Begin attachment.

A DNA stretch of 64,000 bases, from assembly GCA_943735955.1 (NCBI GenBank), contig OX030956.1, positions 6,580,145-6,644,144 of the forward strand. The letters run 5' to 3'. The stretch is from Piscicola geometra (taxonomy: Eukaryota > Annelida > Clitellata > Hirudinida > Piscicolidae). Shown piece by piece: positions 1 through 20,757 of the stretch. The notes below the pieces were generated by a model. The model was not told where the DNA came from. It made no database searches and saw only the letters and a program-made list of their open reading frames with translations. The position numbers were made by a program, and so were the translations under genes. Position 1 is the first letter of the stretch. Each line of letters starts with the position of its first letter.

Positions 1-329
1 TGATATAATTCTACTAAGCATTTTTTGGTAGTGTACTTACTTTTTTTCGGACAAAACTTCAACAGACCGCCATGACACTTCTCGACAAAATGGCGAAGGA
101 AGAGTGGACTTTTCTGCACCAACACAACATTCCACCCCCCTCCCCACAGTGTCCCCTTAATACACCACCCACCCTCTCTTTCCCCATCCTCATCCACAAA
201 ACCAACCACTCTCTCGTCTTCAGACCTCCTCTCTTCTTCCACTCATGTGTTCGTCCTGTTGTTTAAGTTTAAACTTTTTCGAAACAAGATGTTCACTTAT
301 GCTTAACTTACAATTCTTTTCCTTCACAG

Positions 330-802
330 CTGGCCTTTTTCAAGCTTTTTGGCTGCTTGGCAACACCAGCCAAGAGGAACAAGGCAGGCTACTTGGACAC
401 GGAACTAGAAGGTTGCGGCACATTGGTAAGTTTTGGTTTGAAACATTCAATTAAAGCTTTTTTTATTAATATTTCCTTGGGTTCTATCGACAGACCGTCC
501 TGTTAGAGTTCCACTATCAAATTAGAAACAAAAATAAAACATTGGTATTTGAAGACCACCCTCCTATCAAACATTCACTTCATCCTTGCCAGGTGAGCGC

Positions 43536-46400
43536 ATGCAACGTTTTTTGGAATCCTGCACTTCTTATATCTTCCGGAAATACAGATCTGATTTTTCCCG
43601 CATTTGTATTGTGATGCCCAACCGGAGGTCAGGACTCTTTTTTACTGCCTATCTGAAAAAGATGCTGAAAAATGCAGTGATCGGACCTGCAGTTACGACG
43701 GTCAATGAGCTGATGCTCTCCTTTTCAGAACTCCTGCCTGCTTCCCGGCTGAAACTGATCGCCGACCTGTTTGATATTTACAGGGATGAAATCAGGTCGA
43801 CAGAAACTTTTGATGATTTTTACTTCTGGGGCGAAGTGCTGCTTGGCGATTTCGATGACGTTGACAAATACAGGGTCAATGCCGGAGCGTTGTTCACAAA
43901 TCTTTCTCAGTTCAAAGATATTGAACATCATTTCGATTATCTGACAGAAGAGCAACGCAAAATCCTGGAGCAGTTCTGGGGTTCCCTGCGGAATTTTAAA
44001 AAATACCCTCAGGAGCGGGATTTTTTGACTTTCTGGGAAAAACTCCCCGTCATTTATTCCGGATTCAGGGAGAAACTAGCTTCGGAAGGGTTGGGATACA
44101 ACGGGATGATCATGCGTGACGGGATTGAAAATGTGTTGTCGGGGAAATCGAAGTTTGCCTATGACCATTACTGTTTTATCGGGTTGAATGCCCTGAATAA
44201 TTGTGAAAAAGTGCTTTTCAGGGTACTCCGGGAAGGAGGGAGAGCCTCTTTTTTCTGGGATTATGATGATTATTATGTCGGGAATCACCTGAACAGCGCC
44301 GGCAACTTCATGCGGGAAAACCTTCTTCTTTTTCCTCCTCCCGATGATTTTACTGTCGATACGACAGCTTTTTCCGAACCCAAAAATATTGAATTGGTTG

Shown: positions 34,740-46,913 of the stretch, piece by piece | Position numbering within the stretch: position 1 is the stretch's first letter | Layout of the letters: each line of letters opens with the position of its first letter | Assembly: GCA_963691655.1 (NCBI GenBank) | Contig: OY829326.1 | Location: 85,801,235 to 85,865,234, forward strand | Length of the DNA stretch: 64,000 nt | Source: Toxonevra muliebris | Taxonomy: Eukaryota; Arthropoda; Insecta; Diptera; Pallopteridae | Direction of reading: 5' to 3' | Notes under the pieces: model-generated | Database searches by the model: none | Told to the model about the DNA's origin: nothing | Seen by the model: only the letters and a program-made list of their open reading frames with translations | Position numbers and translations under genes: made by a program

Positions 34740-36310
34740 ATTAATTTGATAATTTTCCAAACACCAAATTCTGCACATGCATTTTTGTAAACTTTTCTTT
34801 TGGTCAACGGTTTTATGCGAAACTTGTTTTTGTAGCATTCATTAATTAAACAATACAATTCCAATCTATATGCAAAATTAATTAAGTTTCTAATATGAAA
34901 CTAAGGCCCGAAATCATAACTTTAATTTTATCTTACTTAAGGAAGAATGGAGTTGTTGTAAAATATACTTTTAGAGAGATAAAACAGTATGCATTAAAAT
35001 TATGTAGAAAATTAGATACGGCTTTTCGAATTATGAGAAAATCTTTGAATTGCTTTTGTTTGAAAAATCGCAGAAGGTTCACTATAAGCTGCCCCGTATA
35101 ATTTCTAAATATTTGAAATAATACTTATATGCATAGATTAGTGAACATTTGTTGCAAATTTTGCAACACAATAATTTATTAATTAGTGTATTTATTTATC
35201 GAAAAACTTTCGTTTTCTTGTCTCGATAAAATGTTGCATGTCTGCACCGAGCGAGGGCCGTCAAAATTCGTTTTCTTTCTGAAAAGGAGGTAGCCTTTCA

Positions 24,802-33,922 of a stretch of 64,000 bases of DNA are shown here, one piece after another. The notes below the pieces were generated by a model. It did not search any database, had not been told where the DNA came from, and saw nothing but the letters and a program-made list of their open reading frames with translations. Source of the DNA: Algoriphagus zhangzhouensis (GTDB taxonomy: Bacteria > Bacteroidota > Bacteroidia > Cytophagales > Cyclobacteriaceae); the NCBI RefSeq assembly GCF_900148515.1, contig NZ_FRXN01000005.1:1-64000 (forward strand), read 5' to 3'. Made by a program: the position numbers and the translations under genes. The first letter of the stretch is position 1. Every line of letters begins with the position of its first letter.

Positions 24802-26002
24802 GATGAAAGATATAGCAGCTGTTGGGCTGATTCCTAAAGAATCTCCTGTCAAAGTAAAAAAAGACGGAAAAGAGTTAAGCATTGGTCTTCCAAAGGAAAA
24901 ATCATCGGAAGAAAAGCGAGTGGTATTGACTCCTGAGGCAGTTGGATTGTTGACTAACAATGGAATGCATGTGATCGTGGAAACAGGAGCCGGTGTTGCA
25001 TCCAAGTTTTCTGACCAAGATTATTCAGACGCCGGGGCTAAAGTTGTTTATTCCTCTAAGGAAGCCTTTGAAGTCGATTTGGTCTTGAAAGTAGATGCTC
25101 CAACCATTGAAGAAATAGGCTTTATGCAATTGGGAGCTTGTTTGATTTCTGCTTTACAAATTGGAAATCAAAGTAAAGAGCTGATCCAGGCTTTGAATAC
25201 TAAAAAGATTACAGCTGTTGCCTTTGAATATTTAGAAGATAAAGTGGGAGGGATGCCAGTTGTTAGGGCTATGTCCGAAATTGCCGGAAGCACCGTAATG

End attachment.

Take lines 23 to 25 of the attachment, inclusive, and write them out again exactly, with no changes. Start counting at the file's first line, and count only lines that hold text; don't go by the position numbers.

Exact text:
34740 ATTAATTTGATAATTTTCCAAACACCAAATTCTGCACATGCATTTTTGTAAACTTTTCTTT
34801 TGGTCAACGGTTTTATGCGAAACTTGTTTTTGTAGCATTCATTAATTAAACAATACAATTCCAATCTATATGCAAAATTAATTAAGTTTCTAATATGAAA
34901 CTAAGGCCCGAAATCATAACTTTAATTTTATCTTACTTAAGGAAGAATGGAGTTGTTGTAAAATATACTTTTAGAGAGATAAAACAGTATGCATTAAAAT